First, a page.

Do you see what happened? This massive bill, consisting of 13 other bills (which included the original COVID19 relief bill) became the COVID19 Relief AND Spending Bill, and often just the COVID19 Stimulus Bill; not its official name, but the moniker used by the media, politicians, and the public at large.

Our politicians and the media deliberately conflated the two bills, believing it would reduce or eliminate resistance, not for COVID19 spending, but for wasteful spending which was contained in the other 12 bills.

Many of the people who contacted me smartly detached the bills to explain their difference before the merger, which is why all the spending bills should have remained separate.

I did not deceive our readers. Our representatives in DC and the media managed to do that on their own. The choice was made for us when Congress merged the bills.

Congress chose to carry through with a confusing and non-transparent process, a process Congress pledged to avoid when they passed the Bipartisan Budget Act of 2019.

There is little doubt some wanted the bills to be combined so that the wasteful spending would be masked by the urgent COVID19 relief need. I have written numerous articles about our budgets and our nation’s propensity for wasteful spending. None of this pork spending surprised me, but for many Americans this was the first time they truly understood the impact of pork spending.

If you take out your calculator you will see that the COVID19 provisions had the ‘smaller’ spending components compared to the overall spending earmarked for non-essential foreign spending. Thousands of businesses have closed, people can’t afford to pay rent, workers have been furloughed or laid off in the millions, and whole industries are being decimated. As I said in my last column, all foreign spending should have been suspended.

Now, my reasons for calling out Sen. Shaheen were simple.

First, I write for a NH publication, and should attempt to illuminate the local connection to the story.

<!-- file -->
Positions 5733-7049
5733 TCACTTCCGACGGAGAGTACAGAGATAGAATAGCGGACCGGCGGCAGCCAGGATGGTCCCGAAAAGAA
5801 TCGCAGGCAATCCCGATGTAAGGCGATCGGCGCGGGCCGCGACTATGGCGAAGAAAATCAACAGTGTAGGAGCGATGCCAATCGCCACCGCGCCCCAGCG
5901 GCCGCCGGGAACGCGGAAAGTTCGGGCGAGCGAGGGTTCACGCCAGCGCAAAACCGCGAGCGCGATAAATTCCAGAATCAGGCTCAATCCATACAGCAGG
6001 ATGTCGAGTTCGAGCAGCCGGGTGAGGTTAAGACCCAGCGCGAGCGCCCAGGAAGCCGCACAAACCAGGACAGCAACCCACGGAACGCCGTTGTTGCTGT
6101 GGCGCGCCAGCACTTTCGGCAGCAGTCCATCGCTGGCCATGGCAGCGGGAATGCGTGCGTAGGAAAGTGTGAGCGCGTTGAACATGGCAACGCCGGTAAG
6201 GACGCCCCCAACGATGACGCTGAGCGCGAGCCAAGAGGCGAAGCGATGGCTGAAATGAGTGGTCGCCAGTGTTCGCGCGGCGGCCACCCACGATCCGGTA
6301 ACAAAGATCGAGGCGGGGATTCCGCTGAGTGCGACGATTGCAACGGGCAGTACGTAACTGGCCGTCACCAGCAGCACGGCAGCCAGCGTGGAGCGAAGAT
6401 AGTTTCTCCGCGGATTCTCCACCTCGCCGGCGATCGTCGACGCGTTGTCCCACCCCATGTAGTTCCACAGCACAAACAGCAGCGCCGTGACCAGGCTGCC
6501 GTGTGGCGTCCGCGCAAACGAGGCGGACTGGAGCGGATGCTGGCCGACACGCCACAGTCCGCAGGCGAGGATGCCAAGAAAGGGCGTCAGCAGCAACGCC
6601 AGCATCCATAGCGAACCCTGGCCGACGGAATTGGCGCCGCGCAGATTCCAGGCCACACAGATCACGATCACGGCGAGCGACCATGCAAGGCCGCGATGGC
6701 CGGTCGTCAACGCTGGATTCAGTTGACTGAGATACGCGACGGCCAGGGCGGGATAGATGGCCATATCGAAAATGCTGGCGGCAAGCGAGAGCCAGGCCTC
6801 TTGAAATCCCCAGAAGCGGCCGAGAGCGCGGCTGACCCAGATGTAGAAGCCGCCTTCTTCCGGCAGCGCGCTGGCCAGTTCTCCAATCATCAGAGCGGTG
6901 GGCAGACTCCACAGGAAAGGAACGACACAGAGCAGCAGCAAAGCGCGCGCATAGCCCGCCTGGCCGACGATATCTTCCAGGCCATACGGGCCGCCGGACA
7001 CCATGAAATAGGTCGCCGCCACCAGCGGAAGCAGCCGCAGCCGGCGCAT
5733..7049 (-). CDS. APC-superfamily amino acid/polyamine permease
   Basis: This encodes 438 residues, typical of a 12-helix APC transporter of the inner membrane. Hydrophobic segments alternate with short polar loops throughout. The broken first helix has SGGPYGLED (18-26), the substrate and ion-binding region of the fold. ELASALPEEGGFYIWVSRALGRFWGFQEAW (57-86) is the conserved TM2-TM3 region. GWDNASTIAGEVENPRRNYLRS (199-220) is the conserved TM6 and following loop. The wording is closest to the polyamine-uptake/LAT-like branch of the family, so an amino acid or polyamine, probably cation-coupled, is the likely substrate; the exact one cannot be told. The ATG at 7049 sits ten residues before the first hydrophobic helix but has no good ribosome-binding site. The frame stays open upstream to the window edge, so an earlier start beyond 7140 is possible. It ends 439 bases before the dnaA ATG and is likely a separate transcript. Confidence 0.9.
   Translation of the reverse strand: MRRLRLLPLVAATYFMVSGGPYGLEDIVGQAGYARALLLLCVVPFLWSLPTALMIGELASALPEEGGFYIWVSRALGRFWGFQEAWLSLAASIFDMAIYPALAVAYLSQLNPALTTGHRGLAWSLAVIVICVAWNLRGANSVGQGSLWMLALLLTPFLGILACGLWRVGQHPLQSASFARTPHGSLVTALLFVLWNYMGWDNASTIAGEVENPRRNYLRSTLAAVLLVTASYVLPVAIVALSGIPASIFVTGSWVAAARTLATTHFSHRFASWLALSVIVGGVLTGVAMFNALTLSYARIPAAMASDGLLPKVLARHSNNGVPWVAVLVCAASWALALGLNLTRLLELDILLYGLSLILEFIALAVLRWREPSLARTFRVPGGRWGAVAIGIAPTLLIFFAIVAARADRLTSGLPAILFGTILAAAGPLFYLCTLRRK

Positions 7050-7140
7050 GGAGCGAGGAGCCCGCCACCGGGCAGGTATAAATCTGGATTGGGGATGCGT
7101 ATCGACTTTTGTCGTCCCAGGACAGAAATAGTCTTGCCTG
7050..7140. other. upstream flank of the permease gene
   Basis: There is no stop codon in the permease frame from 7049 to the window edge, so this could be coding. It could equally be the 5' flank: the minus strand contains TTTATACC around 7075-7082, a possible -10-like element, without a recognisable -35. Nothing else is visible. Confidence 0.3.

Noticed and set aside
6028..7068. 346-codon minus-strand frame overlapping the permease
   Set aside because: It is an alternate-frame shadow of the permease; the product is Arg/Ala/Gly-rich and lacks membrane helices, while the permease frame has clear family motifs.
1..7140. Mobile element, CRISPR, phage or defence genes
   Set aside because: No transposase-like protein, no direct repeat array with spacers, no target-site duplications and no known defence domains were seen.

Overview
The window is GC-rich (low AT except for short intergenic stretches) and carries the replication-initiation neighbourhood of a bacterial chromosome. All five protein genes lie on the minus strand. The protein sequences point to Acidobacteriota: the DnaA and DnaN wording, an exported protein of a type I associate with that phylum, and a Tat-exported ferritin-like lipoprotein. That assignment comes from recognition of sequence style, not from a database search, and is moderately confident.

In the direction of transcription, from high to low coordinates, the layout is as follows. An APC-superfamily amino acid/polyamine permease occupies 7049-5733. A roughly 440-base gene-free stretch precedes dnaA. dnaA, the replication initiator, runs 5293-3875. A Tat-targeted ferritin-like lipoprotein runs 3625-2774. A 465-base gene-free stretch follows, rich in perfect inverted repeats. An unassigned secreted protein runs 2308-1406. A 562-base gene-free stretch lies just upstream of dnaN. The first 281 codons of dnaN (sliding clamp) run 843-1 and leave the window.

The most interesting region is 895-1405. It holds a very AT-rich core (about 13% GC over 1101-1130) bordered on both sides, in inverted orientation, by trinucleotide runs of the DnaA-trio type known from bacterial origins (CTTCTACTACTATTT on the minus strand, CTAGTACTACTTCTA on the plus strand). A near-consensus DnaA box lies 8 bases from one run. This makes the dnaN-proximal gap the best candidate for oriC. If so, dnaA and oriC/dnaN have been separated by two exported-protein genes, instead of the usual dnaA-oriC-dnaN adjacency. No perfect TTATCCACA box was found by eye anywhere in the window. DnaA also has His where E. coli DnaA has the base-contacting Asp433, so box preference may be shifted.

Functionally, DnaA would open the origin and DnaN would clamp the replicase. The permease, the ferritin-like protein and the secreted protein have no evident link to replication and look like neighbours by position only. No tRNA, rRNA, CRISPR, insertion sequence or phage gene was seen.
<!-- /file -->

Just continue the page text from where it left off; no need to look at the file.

Second, Sen. Shaheen played a leadership role in creating the final product (FY 2021 Omnibus Appropriations Bill). She was actively involved in the day-to-day events that produced the final bill.

And lastly, in praising this bill, Sen. Shaheen is putting her stamp of approval on a spending bill that gave more money to non-essential foreign programs than to direct COVID19 relief for the American people. According to Yelp.com’s Local Economic Impact Report, approximately 98,000 businesses have permanently shut down. In a time of crisis, at a time when Americans need help, to believe that spending $193 million to buy new cars for federal aid workers stationed abroad, $700 million for Sudan, $10 million for gender programs in Pakistan, etc., is not only imprudent, but disrespectful to the American people.

In the end, the point is not whether the outrageous spending was in the original COVID19 relief bill or contained in one of the other 12 spending bills. The point is that our representatives are spending more money on foreign programs than on immediate COVID19 relief for our neighbors.

I understand that there was some good in the original COVID19 Relief bill, but the moment they merged all the bills into one bill, everything good was tainted and overwhelmed by all of the obscene spending that siphoned relief funds away from the American people.